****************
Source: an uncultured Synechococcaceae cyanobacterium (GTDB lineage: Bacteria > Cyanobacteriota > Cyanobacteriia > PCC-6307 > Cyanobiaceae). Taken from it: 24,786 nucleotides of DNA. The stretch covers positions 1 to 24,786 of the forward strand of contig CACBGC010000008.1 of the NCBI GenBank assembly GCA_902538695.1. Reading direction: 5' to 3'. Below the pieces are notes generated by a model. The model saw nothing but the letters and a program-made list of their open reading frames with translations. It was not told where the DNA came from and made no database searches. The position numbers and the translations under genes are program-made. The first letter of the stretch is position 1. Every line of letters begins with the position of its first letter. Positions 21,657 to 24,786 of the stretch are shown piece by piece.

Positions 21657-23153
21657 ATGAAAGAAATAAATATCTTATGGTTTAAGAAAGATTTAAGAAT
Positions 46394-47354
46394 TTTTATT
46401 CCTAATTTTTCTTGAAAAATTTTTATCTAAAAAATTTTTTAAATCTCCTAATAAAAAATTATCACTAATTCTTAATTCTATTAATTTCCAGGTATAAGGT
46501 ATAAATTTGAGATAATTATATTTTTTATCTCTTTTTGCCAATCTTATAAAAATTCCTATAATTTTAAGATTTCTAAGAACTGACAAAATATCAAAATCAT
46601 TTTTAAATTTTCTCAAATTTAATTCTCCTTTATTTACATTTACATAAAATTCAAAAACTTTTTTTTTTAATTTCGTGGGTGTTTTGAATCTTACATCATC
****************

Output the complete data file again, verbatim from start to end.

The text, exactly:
Source: an uncultured Synechococcaceae cyanobacterium (GTDB lineage: Bacteria > Cyanobacteriota > Cyanobacteriia > PCC-6307 > Cyanobiaceae). Taken from it: 24,786 nucleotides of DNA. The stretch covers positions 1 to 24,786 of the forward strand of contig CACBGC010000008.1 of the NCBI GenBank assembly GCA_902538695.1. Reading direction: 5' to 3'. Below the pieces are notes generated by a model. The model saw nothing but the letters and a program-made list of their open reading frames with translations. It was not told where the DNA came from and made no database searches. The position numbers and the translations under genes are program-made. The first letter of the stretch is position 1. Every line of letters begins with the position of its first letter. Positions 21,657 to 24,786 of the stretch are shown piece by piece.

Positions 21657-23153
21657 ATGAAAGAAATAAATATCTTATGGTTTAAGAAAGATTTAAGAAT
Positions 46394-47354
46394 TTTTATT
46401 CCTAATTTTTCTTGAAAAATTTTTATCTAAAAAATTTTTTAAATCTCCTAATAAAAAATTATCACTAATTCTTAATTCTATTAATTTCCAGGTATAAGGT
46501 ATAAATTTGAGATAATTATATTTTTTATCTCTTTTTGCCAATCTTATAAAAATTCCTATAATTTTAAGATTTCTAAGAACTGACAAAATATCAAAATCAT
46601 TTTTAAATTTTCTCAAATTTAATTCTCCTTTATTTACATTTACATAAAATTCAAAAACTTTTTTTTTTAATTTCGTGGGTGTTTTGAATCTTACATCATC